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Peter Gulia

How many disclosure items in a typical year?

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Does anyone have a count of how many notices, statements, reports, and other disclosure items an individual-account retirement plan furnishes (or ought to have furnished) in a typical year?

 

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Let's make a list. A lot of them are conditional depending on plan design.

  • SAR (if not subject to Title IV)
  • AFN (if subject to Title IV)
  • Benefit Statement (4x per year if participant-directed DC plan, 1x per year if not participant-directed, 1x per 3 years if DB plan)
    • For a participant-directed plan, the benefit statement might include the additional information required by ERISA 105(a)(2), or it could be furnished in separate notice(s)
  • Safe Harbor Notice (if a safe harbor 401(k) plan)
  • QDIA Notice (if plan uses a QDIA)
  • EACA Notice (if an EACA)
  • QACA Notice (if a QACA)

What else am I missing?

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Thanks.  C.B. Zeller starts us with, for an individual-account (defined-contribution) retirement plan with participant-directed investment, about eight or nine items.  I add a 404a-5 notice, making it nine or ten.

 

What have we missed?

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There is a whole host of "Compliance Calendars" in the BenefitsLink news archive -- maybe a quick run through one or more of those would help?

Here are a few (and for differing types of plans): 

https://benefitslink.com/news/index.cgi/view/20200127-155620

https://benefitslink.com/news/index.cgi/view/20200127-155621

https://benefitslink.com/news/index.cgi/view/20200226-156243

(There are more, and by different authors ... the search engine should find a few.)

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Again, conditional:  402(f) Notice for distributions, SMM/SPD for amendments.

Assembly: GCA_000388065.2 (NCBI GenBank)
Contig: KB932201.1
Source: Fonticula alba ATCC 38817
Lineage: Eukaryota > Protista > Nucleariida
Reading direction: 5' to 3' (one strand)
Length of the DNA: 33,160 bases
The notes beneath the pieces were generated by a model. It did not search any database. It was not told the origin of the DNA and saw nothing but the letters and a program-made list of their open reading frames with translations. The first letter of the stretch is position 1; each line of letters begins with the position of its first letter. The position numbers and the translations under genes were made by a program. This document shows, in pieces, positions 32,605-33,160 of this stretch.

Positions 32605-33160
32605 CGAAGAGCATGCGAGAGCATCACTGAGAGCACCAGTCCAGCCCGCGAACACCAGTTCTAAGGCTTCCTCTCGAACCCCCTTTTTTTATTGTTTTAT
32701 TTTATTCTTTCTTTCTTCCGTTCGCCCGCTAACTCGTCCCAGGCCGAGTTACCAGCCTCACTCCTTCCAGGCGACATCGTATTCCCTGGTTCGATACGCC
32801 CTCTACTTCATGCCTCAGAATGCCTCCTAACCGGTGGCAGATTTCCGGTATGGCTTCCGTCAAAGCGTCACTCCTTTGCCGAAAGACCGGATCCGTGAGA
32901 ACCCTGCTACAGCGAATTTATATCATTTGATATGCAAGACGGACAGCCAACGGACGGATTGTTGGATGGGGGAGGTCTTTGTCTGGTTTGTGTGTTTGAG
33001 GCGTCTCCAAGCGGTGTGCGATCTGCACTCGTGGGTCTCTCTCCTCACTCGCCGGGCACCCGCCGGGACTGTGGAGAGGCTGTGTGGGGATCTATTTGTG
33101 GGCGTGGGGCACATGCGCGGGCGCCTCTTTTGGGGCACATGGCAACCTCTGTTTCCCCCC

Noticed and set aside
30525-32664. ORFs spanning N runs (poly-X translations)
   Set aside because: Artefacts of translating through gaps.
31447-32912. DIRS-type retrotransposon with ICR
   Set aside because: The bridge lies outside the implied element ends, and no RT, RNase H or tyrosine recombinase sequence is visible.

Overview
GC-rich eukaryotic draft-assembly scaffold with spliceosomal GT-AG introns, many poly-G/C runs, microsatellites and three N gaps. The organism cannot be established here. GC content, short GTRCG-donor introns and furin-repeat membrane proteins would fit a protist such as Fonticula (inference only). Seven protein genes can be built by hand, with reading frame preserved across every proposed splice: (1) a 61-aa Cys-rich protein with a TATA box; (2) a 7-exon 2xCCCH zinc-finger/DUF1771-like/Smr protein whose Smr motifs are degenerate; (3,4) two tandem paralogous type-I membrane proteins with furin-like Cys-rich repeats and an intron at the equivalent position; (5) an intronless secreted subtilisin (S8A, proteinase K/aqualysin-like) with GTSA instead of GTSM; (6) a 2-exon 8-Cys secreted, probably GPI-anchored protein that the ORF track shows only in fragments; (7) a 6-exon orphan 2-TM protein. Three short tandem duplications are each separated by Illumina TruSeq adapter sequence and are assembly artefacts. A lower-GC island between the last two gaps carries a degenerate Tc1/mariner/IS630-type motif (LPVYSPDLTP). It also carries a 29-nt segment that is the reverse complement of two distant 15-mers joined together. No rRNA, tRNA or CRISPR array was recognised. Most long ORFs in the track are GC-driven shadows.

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Another one that might apply on an annual basis is an ERISA 101(j) notice for a plan that is subject to benefit restrictions due to its funded status.

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Typical year might vary depending on the number of participants.  If you have 50 participants, there are notices and disclosures that will probably not be triggered every year, or even every other year.  If you have 1,000 or more, those rare notices and disclosures for the 50 participant plan may happen at least once per year.

  1. SAR
  2. SPD
  3. SMM
  4. QDIA
  5. Annual 404a-5 disclosure and Investment Comparative Chart
  6. Changes in investment alternatives
  7. Changes in fees charged to participant accounts (404a-5)
  8. Changes in fees (408b-2)
  9. Quarterly 404a-5
  10. QACA
  11. EACA
  12. Annual benefit statement
  13. 404(c)
  14. Promissory note for particpant loans
  15. Truth in lending disclosure (still applies to some loans right?)
  16. QDRO procedure upon request
  17. QDRO notice (DRO received is qualified or not qualified)
  18. Mapping notice
  19. black out notice
  20. AFN, accrued and vested benefits, 204h, failure to meet minimum funding, funding based limitations  [Im sure there are more, I admit I rely heavily on the actuaries to handle the DB related stuff....] 

 

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To further the conversation and concept - which of these can be provided electronically, versus which are required distribution via mail?  Oh - and let's add the ERISA Desk log to confirm individuals included in the correspondence in the event of a DOL audit.

 

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Thank you, everyone, for crowd-sourcing these lists.

 

To answer Erik Read’s query:

 

A retirement plan’s administrator may, beginning July 27, furnish routine* ERISA-required disclosures under the Labor department’s Default Electronic Disclosure rule.  (There are distinctions between which can be included in a yearly notice of internet availability, and which require a distinct pointer or delivery.)

 

Further, some guess the Treasury might publish a rule or subregulatory guidance to say Labor’s regime is good enough for notices tax law requires (for whatever Treasury’s guidance doesn’t yet allow).

 

* The ERISA rule does not provide its safe-harbor treatment for furnishing on-request items.  However, some consider it reasonable to respond to an emailed request with an email response.  A response might state the administrator’s presumption that it need not send a paper copy for a document furnished as a .pdf attached to an email.

 

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45 minutes ago, Peter Gulia said:

* The ERISA rule does not provide its safe-harbor treatment for furnishing on-request items. 

The big development here was to default to electronic without consent.  Part of the reasoning being that it is difficult/inconvenient to get an affirmative election from a large number of people.  Presumably, you dont need to default to electronic delivery for a document that is available only by request.  

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